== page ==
Compare and consider (3) your situation with Jesus’.  Falsely accused.  Misunderstood by those who claimed to know God.  Denied His rights as a citizen in a corrupt legal system.  Friends denied Him and betrayed Him.  Mocked.  Beaten.  Whipped.  Robbed.  He did not grow weary, lose heart, and collapse with exhaustion until He had crossed the finish line.  “It is finished.”


The final event in the pentathalon was the boxing match.  It was not like our boxing, but more violent with some kind of weapon.  It was a bloody event.  Seneca, a stoic philosopher said, “The true athlete was the man who saw his own blood.”  The sufferings of the church community were insignificant in comparison with those endured by Jesus.  Our struggle against sin is the struggle against hostile opposition we receive from sinners just as Jesus did.  Don’t get discouraged by opposition.  God can use it to discipline us.


Have you forgotten the reason for discipline?  God disciplines us to make us better.  “As a man disciplines his son, so the Lord your God disciplines you” (Deut 8:5).  God desires only good for His children.  Adversity and hardship are designed by God to encourage His children to trust Him and obey.  According to Prov 3:11-12 discipline is a sign and proof of sonship.  Don’t take lightly the disciplines of the Lord (5).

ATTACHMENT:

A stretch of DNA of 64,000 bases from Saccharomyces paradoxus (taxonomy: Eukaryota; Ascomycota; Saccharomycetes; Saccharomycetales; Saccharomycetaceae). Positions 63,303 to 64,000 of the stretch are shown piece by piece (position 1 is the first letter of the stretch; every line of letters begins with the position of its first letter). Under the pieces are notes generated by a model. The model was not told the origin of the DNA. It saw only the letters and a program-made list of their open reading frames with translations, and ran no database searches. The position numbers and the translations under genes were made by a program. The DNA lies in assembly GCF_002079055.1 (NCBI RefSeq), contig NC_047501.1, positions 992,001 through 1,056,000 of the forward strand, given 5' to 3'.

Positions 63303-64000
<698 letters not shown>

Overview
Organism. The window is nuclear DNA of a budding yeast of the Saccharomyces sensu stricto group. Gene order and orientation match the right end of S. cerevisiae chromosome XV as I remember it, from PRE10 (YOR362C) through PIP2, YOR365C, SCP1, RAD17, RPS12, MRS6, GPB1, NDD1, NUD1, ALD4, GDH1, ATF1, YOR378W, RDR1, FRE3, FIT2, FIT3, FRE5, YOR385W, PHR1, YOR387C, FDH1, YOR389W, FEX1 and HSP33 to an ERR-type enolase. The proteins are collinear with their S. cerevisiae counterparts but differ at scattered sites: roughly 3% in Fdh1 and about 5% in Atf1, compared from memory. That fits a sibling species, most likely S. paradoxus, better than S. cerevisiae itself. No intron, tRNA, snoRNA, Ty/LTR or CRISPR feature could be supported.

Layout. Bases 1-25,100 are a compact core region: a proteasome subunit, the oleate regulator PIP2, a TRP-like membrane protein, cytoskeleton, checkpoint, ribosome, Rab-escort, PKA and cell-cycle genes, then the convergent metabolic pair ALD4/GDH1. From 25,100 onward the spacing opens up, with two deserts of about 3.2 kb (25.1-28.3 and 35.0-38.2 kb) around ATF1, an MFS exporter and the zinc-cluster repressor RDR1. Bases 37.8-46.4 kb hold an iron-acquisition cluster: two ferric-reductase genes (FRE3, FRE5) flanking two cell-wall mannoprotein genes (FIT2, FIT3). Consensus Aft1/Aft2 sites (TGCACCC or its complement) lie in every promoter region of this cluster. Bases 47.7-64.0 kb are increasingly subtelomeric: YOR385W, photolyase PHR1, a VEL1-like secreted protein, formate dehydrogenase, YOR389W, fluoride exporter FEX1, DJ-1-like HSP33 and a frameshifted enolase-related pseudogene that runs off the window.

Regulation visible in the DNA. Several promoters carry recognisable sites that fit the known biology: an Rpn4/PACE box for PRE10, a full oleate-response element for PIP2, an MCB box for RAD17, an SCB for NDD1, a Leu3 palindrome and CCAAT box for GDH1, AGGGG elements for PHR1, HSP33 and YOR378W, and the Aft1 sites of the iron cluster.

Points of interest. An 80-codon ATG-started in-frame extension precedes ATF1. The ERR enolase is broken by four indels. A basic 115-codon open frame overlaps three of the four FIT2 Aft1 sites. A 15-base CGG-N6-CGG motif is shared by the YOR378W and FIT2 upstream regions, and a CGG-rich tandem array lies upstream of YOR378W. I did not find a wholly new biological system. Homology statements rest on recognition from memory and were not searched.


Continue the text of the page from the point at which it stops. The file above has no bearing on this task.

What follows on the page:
Parental discipline is necessary (7-8).  The appropriate response is humility (9).  We must submit to discipline in order to benefit from discipline (10-11).


Parental discipline is an integral aspect of family life.  For the Jews the father was responsible for the discipline.  An absence of discipline would indicate a father’s rejection of the child.  An orphan did not enjoy the privileges and protection of a father.


From our fathers we learned respect as the appropriate response to correction.  (It was not wise to sass back.)  God trains His children for their enjoyment of abundant life.  A much greater degree of respect is due God.  He has a right to discipline us and the wisdom to know what is best for us.  The judgment of parents is imperfect and subject to their discretion for a short time.  God disciplines us so we can develop His character, the fruit of the Spirit.  Godly discipline is related to godly character.


No discipline seems pleasant at the time (11), but if we learn from it we will find joy.


Therefore, as an athlete in a race, when you get discouraged, exhausted and weary keep putting one foot in front of the other.  Keep pumping your arms.  Move in a straight path toward Jesus.  Run with others who have their eyes on Jesus.


12:14-29  In the last half of this chapter the writer turns to a new focus from Proverbs 4:25-27.  “Make straight paths for your feet… and God will lead your ways forth in peace.”  The focus now turns to the pursuit of peace.  The writer concludes his sermon with the assurance that “the God of peace… will equip you with everything good for doing his will (13:20-21).”